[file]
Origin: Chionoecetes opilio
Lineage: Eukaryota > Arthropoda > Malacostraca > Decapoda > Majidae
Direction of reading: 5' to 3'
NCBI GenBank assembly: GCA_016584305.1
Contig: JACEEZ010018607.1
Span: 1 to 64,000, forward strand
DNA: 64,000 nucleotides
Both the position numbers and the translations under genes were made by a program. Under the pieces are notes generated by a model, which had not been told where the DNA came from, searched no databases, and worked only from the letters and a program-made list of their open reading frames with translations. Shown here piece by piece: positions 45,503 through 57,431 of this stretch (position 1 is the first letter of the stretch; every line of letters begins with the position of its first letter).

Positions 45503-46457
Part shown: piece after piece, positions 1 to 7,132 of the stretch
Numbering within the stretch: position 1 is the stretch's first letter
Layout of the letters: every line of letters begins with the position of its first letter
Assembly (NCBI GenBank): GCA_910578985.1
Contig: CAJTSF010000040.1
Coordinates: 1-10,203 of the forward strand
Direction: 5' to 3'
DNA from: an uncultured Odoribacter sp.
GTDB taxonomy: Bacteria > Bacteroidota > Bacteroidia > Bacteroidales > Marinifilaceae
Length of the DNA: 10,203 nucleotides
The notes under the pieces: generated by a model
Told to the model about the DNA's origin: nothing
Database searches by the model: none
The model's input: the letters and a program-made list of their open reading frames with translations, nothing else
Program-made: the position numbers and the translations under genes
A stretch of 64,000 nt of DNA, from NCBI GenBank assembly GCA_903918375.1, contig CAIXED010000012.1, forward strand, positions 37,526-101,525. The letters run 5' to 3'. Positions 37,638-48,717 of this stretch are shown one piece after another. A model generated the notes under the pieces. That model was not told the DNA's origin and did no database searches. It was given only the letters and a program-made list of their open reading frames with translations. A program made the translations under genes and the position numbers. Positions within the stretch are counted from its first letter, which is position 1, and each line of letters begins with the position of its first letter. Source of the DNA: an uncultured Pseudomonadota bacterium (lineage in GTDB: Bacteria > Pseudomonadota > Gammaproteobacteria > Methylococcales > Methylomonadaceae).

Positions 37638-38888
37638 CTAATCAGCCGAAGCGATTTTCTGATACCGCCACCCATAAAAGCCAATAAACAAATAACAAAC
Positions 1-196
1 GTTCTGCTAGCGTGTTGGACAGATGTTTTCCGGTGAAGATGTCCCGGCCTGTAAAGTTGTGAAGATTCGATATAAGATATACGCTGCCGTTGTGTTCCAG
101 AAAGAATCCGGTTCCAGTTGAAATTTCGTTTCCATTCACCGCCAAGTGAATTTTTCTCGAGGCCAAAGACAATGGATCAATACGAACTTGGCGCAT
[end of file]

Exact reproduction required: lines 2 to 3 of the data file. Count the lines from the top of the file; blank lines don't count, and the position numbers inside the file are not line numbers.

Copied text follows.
Lineage: Eukaryota > Arthropoda > Malacostraca > Decapoda > Majidae
Direction of reading: 5' to 3'